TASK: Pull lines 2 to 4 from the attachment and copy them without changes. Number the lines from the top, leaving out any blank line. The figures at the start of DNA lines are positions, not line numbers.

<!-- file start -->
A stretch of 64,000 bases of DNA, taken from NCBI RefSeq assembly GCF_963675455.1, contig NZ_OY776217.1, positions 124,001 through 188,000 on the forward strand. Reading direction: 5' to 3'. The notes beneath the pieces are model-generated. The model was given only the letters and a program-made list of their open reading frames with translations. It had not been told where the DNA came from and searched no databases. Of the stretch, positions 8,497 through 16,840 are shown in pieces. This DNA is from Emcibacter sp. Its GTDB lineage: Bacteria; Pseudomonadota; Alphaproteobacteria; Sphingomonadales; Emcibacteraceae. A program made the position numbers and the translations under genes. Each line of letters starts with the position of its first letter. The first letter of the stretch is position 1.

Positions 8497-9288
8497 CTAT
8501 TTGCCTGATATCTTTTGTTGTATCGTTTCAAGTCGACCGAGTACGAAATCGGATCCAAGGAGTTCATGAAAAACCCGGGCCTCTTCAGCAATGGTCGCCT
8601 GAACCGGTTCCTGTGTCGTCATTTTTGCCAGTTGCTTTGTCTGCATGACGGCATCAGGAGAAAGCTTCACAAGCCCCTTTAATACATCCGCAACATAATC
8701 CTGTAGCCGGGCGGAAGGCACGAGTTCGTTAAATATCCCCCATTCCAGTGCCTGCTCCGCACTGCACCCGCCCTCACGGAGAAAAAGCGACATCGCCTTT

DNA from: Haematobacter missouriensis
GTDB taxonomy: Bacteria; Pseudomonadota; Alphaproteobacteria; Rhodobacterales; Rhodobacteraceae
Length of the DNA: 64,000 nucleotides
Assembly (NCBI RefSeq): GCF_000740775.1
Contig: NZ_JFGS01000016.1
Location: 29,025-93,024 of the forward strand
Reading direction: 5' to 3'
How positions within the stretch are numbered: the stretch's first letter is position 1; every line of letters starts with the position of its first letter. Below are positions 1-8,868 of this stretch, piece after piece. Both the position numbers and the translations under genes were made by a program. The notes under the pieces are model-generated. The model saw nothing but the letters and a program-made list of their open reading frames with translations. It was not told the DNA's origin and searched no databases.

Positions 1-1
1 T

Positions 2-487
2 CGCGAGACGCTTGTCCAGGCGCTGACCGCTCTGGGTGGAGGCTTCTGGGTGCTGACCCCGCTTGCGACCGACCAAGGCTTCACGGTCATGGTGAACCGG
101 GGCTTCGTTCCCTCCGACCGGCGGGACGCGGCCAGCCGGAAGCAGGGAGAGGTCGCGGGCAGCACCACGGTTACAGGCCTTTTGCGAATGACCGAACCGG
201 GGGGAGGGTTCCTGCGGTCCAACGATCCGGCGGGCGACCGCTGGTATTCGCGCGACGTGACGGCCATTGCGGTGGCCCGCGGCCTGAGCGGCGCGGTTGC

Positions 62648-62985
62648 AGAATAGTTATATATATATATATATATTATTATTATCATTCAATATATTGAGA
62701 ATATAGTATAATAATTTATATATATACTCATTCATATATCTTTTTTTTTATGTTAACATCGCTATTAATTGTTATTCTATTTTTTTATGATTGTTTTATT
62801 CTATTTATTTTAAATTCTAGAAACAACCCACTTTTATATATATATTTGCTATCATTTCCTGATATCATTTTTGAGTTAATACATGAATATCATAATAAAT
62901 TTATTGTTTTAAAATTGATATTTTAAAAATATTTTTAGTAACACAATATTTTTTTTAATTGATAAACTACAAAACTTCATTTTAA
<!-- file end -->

Positions 8497-9288
8497 CTAT
8501 TTGCCTGATATCTTTTGTTGTATCGTTTCAAGTCGACCGAGTACGAAATCGGATCCAAGGAGTTCATGAAAAACCCGGGCCTCTTCAGCAATGGTCGCCT